Alameda County becomes first in state to regulate cellphone surveillance tool

Alameda County District Attorney Nancy O'Malley (front) answers questions from the Board of Supervisors on October 13 about how her office plans to use cell-site simulators.

Alameda County District Attorney Nancy O'Malley (front) answers questions from the Board of Supervisors on October 13 about how her office plans to use cell-site simulators.

Alameda County on Tuesday became the first county in California to regulate a controversial cellphone surveillance technology that police around the country, including Oakland, have used for years with little scrutiny.

The Board of Supervisors also voted unanimously to approve county District Attorney Nancy O’Malley’s purchase of the device, called a cell-site simulator, which law enforcement can use to track mobile phones. The board had postponed its decision until it could approve guidelines for using the device that addressed civil liberties concerns.

At the board meeting on October 13, discussions about the surveillance device became heated over those concerns. But this time O’Malley’s office headed off objections by consulting local privacy advocates on what the guidelines should say. The result was a congenial and perfunctory meeting.

At one point during Tuesday’s meeting, Supervisor Nate Miley (District 3) drew some sighs from the handful of assembled privacy advocates when he asked O’Malley if the device could have helped during Friday’s attacks in Paris, France, which killed 129 and wounded more. O’Malley avoided the question’s national security and civil liberties implications. She said the equipment possibly could have helped find a missing person’s cellphone if the manufacturer or family provided authorities with a unique subscriber code from it.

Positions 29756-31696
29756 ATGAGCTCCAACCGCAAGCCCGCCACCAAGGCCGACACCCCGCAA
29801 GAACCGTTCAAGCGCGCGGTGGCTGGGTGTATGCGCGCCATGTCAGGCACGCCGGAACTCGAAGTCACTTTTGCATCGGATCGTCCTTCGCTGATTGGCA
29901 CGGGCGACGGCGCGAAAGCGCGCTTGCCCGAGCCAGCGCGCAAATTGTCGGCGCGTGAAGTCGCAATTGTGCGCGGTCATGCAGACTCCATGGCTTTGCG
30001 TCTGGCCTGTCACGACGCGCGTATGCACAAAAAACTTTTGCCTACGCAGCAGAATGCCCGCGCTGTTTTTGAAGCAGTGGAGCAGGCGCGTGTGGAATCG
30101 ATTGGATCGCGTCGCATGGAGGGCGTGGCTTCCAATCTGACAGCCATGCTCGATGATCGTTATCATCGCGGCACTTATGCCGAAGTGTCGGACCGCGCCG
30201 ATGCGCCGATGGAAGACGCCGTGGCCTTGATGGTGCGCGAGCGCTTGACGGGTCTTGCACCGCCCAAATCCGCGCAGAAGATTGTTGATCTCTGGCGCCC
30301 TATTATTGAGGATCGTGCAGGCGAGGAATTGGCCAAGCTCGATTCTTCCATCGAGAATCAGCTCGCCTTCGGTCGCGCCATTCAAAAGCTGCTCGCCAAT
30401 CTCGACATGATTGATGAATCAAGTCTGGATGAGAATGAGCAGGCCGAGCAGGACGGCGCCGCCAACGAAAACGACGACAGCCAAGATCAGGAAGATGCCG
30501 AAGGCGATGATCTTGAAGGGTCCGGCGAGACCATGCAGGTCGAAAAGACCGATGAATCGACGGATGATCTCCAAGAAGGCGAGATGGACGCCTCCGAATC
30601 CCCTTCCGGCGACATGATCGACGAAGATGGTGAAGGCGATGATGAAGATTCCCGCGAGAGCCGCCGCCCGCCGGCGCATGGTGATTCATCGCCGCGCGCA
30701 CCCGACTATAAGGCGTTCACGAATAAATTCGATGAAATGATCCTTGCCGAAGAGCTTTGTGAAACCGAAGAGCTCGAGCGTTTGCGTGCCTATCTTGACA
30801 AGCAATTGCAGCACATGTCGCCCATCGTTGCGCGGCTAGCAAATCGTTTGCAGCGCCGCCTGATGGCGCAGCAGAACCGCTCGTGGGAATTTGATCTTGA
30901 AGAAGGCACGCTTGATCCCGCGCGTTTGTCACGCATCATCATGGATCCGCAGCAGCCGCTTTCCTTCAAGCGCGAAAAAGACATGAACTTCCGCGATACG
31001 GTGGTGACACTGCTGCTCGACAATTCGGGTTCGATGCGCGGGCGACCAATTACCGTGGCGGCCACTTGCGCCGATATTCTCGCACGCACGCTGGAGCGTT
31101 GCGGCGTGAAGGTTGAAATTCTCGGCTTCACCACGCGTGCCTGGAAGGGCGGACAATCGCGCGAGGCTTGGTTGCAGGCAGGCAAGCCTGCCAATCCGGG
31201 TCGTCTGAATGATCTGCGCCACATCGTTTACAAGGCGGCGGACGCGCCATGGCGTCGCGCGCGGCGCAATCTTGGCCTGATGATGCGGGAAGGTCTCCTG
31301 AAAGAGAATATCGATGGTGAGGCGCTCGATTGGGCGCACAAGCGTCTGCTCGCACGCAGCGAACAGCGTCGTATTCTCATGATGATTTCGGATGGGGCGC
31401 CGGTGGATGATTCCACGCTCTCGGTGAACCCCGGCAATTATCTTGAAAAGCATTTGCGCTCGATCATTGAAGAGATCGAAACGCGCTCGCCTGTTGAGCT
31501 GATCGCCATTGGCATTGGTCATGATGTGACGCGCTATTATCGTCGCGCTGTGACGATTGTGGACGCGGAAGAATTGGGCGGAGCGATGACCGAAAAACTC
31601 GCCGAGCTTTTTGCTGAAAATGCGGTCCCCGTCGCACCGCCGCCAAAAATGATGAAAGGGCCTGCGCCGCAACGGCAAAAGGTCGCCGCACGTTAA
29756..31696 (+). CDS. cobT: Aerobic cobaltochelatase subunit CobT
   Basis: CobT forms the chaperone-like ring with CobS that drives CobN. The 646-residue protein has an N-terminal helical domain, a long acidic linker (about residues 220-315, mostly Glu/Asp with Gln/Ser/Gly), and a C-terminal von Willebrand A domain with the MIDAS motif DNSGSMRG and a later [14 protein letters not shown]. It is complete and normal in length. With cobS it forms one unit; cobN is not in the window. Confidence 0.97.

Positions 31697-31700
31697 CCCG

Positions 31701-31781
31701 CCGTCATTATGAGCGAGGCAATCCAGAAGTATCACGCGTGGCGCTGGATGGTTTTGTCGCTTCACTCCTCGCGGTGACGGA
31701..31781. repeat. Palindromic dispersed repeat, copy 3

Cell-site simulators have stirred controversy nationwide. It works by imitating a cellphone tower to get mobile phones within range to connect with it. In the process, it harvests unique subscriber codes from every phone caught in its net. This allows police to find the codes of phones they’re looking for, which they can then ping to track their movements.

“It helps to locate dangerous suspects, as well as victims of crime, and victims of natural disaster,” Teresa Drenick, an assistant district attorney for Alameda County, wrote in an email before the meeting. O’Malley’s office didn’t respond to emails seeking comment after the vote.

But privacy advocates and experts say the technology is too powerful and police departments are too secretive about how they’re used. They say it can be intrusive and indiscriminate because it records the locations of every connected phone, including those of people not linked to a police investigation, and some models can record phone calls and other information sent from connected cellphones.

At Tuesday’s meeting, Brian Hofer, a member of the Oakland Privacy Working Group, a surveillance watchdog organization, thanked the district attorney and supervisors for working with him and other advocates to address their privacy concerns. Minutes before the meeting was called to order, he and the DA worked together on a final element of the policy, in which she said she would produce annual reports documenting how, when and for what purpose her office used the device.

“Transparency is best,” Hofer told supervisors. “It’s going to help us build trust.”

According to the policy released last week by the district attorney, her office will manage the new device, known by its brand name, Hailstorm. The police will only be allowed to deploy it with help from her office’s staff, and only after receiving a search warrant. The policy also says the equipment will not be used to capture call, text message or email content.

“It seems like it’s a new day,” said Matt Cagle, a technology and civil liberties policy attorney with the American Civil Liberties Union of Northern California, after the vote. In an interview days prior, he told Oakland North that police have used the technology for years without telling judges.